Great Place North Belfast

A 3-year project (2018-2021) of the North Belfast Heritage Cluster supported by the National Lottery Heritage Fund. This local Heritage Cluster is comprised of 15 organisations responsible for historic buildings and sites stretching across one mile from the City centre into north Belfast. This project, led by co-funder BCS, will use the unique built heritage and authentic character to deliver and support regeneration in this part of north Belfast.

Mary Ann McCracken Foundation

The Foundation was set up by BCS to celebrate the life and works of this remarkable woman, and her legacy and relevance today. Looking at issues around poverty, modern day slavery, human rights and equality, it will raise awareness and promote conversations around these areas.

Family Early Intervention Support

BCS has supported two part-time home visitors and vouchers for local families in need for three years. Since Oct 2020 almost £6,000 of financial aid has been shared with 80 families (inc over 200 children). The need is identified through a multi-disciplinary approach (60+ organisations) considering North Belfast families facing hardship.

Black History Month 2021: Belfast and the Slave Trade

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As part of Black History Month this article explores the abolitionist and pro-slavery elements within the town of Belfast in the late 1700s and early 1800s.

Waddell Cunningham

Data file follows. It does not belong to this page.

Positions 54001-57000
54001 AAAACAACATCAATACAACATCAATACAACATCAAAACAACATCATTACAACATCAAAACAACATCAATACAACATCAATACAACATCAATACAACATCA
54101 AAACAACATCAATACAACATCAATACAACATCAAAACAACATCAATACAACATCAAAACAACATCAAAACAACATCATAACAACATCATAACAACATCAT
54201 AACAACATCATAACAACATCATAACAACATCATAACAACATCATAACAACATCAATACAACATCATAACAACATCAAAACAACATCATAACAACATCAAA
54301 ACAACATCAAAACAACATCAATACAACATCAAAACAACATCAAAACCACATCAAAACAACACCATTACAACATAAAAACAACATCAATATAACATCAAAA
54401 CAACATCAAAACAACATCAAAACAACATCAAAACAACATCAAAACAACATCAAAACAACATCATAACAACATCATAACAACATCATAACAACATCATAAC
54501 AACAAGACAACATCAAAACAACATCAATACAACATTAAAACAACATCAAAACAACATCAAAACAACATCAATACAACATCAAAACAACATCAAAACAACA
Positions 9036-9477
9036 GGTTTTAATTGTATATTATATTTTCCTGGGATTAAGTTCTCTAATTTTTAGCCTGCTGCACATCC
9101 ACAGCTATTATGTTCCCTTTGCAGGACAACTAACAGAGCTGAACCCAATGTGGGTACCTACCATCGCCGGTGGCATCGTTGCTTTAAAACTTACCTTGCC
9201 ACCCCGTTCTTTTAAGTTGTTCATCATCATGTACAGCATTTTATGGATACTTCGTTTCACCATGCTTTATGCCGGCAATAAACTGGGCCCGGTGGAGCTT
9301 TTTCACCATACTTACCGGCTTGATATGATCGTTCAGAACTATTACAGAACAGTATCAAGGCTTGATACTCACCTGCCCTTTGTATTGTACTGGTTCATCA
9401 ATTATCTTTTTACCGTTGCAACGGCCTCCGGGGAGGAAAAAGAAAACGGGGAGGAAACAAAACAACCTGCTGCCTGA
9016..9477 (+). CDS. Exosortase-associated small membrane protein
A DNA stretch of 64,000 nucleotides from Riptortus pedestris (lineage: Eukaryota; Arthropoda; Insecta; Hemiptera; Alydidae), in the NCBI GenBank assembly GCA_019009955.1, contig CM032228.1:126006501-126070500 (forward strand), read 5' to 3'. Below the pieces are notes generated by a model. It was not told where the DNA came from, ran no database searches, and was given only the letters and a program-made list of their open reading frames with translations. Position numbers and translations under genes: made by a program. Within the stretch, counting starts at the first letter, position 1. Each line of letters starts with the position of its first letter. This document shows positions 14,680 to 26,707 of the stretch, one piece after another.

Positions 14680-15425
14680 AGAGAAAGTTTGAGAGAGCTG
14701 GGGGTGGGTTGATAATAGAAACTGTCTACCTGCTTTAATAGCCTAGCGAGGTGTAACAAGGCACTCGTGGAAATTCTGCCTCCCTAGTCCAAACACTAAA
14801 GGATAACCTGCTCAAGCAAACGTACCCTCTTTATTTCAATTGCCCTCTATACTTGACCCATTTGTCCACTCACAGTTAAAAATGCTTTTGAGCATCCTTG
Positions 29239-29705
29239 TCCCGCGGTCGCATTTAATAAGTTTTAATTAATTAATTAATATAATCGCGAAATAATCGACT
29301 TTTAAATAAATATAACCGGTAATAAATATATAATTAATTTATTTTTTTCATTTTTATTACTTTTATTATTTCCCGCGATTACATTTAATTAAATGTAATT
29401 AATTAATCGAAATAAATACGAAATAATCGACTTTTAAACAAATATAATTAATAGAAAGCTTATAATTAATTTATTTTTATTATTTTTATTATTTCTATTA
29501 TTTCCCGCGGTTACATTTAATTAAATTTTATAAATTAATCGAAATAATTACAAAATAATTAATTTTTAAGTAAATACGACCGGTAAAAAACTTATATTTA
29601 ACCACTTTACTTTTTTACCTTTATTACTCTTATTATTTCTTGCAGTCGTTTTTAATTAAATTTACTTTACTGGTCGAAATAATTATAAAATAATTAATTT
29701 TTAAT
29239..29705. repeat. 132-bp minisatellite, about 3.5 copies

Belfast had many wealthy merchants who owned land, estates and businesses in the West Indies in the 18th and 19th Centuries.  As was the practice at the time, these estates and businesses would have exploited slave labour to harvest crops such as sugar and tobacco.  Waddell Cunningham, a member of the Belfast Charitable Society is probably the most infamous advocate of slavery in Belfast as he attempted to open up the town as a slave port.  Waddell had gone to America in the 1750s and with a business partner, Thomas Gregg, a founding member of the Belfast Charitable Society. Together they established a firm, which by 1775 had become one of the largest shipping companies in New York.  Both men made their fortunes and purchased an estate in the Ceded Islands which they called “Belfast.”

Other members of the Belfast Charitable Society were also involved in the slave trade.  Dr William Haliday, a physician to the Poor House, owned sugar estates on the island of Dominica.   Valentine Jones was another founding member of the Society.  He imported rum and sugar into Belfast as well as running a wine merchant business.  He had established a thriving agency in Barbados buying and selling to the planters. His eldest son, another Valentine, lived in the Caribbean for some 33 years and was elected a member of the Barbados House of Assembly.

Back in Belfast in 1786, a group of local businessmen considered launching a new Belfast-based slave-shipping venture that, in their eyes, might bring fresh prosperity to the town. Waddell Cunningham was the lead figure in this venture. For one local and radical citizen, this was anathema. On the night the prospectus was presented Belfast Charitable Society member Thomas McCabe attended the meeting and declared – ‘May God wither the hand and consign the name to eternal infamy of the man that will sign this document’. The venture never came to pass.

Thomas McCabe was not alone in fighting for the abolitionist cause in the town. The Northern Star, the newspaper of the United Irishmen movement which was operated by some members of Belfast Charitable Society, including Robert Simms and Samuel Neilson, would tell its readers that ‘every individual, as far as he consumes sugar products becomes accessory to the guilt [of slavery].’

Dr William Drennan (© National Museums NI)